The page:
The 2002 Gauntlet Extra Effort Award went to a young woman who is an example of mental strength, determination and the will to continue against all odds.
As a female athlete Debra Hidson is someone that everybody should look up to. This athlete went through more than most of us ever will and openly shared her story with the audience at this year's Night of the Dino.
"I had a great time and I was so surprised to win the [extra effort] award. It was an awesome feeling," said the outstanding athlete. She also received Canadian Interuniversity Sport's Tracy Macleod Award for perseverance.
Hidson, a post player, joined the Dinos women's basketball team in 1998.
"My dream came true because I always wanted to play basketball in university," she said.
During her first year she was diagnosed with reflex sympathetic dystrophy, a rare neurological disorder. She tried everything from physiotherapy to medication to two spinal cord surgeries in order to defeat her disease. But afterwards, Hidson was placed on life support for four days and the disorder spread to both arms and legs. Doctors had conference calls discussing her case but they couldn't find any other way to help her. Finally, she was told that she would never walk again.
Not willing to give up, Hidson turned to naturopathic medicine where she was once again told that nothing could be done for her. While many may have given up, Hidson refused.
"I never had a more positive attitude in my life," she said of her mental battle with her disease. "We don't know what will come our way in life but you have a choice of how to react to it."
Hidson turned to herself, knowing that a positive attitude would have a positive influence on her body. Slowly, she began to progress. From a tiny movement of her toes, to a wheelchair and finally to crutches, after one year she was able to walk again.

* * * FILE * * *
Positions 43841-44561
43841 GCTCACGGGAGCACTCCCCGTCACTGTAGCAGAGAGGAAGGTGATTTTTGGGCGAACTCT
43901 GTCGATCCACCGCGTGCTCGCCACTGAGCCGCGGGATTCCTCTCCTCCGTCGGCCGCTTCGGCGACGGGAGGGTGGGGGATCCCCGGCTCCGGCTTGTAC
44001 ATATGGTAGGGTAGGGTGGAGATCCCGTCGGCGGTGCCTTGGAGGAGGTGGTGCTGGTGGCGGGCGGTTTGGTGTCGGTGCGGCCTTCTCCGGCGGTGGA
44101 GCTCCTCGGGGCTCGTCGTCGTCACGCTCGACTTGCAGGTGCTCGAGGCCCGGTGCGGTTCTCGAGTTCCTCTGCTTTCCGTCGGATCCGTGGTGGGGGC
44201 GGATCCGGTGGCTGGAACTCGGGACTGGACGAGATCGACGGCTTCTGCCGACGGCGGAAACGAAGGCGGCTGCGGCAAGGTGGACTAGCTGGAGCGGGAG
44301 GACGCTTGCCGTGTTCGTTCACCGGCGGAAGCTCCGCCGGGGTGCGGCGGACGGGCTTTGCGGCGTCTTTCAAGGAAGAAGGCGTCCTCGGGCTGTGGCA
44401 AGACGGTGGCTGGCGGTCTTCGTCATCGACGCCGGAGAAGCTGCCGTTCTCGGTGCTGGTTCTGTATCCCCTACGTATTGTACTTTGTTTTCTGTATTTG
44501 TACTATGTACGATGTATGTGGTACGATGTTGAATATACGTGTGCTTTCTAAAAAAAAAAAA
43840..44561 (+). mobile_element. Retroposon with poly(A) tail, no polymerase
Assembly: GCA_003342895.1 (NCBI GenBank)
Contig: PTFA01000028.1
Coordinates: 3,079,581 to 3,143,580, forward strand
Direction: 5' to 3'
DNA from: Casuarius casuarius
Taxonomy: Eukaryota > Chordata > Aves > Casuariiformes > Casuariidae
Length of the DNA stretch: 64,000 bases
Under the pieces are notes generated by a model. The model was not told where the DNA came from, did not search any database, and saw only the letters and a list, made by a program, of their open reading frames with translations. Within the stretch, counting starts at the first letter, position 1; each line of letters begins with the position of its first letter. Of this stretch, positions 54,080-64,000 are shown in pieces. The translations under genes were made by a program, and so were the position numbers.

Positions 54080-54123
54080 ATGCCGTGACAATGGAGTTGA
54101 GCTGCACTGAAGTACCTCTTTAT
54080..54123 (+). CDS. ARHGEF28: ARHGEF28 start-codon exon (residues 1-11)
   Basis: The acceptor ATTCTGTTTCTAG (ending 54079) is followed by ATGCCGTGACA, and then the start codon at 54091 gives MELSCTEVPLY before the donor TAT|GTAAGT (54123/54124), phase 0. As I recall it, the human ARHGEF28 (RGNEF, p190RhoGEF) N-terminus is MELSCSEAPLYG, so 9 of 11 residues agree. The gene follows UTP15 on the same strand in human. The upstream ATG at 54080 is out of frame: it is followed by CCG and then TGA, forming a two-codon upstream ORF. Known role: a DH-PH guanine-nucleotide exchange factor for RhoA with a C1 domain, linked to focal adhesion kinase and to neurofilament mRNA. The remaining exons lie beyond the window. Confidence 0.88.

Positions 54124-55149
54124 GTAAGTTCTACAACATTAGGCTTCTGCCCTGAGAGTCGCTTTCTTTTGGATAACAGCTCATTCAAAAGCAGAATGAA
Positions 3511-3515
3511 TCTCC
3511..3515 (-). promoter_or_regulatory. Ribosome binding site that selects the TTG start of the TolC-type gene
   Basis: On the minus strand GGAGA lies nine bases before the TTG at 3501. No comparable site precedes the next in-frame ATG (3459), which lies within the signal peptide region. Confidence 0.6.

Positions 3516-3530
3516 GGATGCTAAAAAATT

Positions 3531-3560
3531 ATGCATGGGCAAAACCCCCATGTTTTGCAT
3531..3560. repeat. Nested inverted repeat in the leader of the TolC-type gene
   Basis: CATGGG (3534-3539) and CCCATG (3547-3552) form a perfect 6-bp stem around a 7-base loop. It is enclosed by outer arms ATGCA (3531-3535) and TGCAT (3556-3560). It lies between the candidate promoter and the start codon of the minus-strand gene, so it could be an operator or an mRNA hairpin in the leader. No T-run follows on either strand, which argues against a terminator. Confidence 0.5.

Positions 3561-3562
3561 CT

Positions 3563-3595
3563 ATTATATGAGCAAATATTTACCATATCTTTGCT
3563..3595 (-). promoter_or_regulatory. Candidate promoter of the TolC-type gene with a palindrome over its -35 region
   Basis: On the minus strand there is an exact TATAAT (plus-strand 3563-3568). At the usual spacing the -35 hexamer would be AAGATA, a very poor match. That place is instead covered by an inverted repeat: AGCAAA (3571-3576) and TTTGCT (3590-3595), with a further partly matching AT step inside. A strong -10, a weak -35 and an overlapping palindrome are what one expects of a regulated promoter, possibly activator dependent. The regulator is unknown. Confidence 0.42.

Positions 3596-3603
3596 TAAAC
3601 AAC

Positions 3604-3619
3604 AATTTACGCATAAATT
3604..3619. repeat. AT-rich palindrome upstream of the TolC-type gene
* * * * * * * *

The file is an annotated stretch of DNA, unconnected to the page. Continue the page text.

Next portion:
"I believe in the connection between mind and body," she said of how she made it through the ups and downs. "A healthy mind helps you to a healthy body."
A car accident in August 2001 put her back to square one, but her determination made it possible to start again. She learned how to walk once more, regained strength and moved closer to her dream-competitive basketball. Throughout all this, Deb didn't miss more than a few days of school and she will graduate this year after four years in general studies.
Doctors called her ability to walk a miracle. And the fact that she returned to the court was more than anyone could possibly understand. After three years without training, she joined the Dinos at the U of C in November 2001,practised, put on a Dinos jersey and played against the University of British Columbia the following week.
"After the first game I didn't stop smiling for a week or so," she mused. "My dream was reality again, but right now I am not even close to being pain free and basketball was hard on me."
With great support from her family, friends, the team and Head Coach/mentor Shawnee Harle, she will hopefully be out on the court again next season to show that the impossible is possible.